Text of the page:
Recently Goyette & Associates represented a registered nurse who is a member of the California Correctional Supervisors Association and is employed by the Department of Mental Health. She received a Letter of Reprimand because she authorized treatment of a patient in compliance with the specialized needs of the individual and the practices of her Department. Her administration however, in complete disregard for past practice or medical opinion, chose to find her actions improper and in violation of their interpretation of policy. As a result our client was issued a written reprimand, the lowest form of official disciplinary action that can be given to a state supervisor.
Our client chose to appeal the case and the matter was assigned to G&A attorney, Dan Thompson. Some might ask, “why even bother appealing the lowest form of discipline”? The simple answer is because it was wrong. While certainly one should never pursue legal action simply because of the “principle” of the matter, when disciplinary action is taken against you, if it has been done improperly that’s no reason to take it lying down.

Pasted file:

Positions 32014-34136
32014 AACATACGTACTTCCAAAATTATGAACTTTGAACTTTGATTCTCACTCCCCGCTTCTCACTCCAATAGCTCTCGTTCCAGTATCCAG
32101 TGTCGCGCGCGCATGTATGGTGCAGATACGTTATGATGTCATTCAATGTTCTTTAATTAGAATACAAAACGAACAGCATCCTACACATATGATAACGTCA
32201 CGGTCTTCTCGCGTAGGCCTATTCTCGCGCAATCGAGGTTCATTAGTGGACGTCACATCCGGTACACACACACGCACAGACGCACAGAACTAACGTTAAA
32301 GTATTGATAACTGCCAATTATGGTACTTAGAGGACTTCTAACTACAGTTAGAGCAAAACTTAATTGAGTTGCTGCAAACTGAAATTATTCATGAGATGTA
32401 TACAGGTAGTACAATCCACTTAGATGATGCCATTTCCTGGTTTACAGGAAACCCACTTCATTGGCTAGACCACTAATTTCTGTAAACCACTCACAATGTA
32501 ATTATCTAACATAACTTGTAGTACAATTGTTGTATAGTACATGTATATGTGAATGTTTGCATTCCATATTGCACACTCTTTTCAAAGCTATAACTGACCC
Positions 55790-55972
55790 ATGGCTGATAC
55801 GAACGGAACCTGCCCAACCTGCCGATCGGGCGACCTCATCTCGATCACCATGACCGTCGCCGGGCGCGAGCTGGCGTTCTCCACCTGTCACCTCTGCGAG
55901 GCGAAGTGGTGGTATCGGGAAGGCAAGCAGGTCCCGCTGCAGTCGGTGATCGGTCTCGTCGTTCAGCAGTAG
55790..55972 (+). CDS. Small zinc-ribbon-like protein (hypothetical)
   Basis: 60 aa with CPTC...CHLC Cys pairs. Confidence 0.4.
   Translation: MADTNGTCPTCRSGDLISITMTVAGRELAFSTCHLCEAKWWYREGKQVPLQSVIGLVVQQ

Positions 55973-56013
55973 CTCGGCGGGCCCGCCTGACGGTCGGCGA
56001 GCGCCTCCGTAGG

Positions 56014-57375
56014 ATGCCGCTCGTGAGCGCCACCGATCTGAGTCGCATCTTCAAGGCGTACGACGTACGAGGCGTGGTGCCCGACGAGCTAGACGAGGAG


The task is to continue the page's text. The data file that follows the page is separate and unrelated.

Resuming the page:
As Dan worked with our client to prepare to defend this case before the State Personnel Board, he discovered a critical flaw in the Department’s case.
The Letter of Reprimand was served on our client the same day it was also noted to be effective. Usually notices of adverse action are served several days to several weeks in advance of the effective date to give the employee time to exercise their rights to due process. In this case however, the Department ignored due process and directly imposed the penalty.
California Government Code 19574(a) requires that “adverse action is only valid of served upon the employee prior to the effective date of the action…”. The Department had clearly disregarded this mandate and had issued the Reprimand in direct violation of the law.
Dan issued a pointed demand to withdraw the action which resulted in an almost immediate withdrawal of the Reprimand from service and a removal of all references to the action in our client’s personnel file. A prior performance evaluation which had given poor marks as a result of the reprimand also had to be modified in our client’s favor.
The lesson: if you feel that action is being taken against you which is improper, scrutinize all of the procedural and legal details to be sure that you are earnestly defending yourself. The best way to do that is to seek expert legal counsel who specialize in the defense of disciplinary actions, such as the labor attorneys at Goyette & Associates.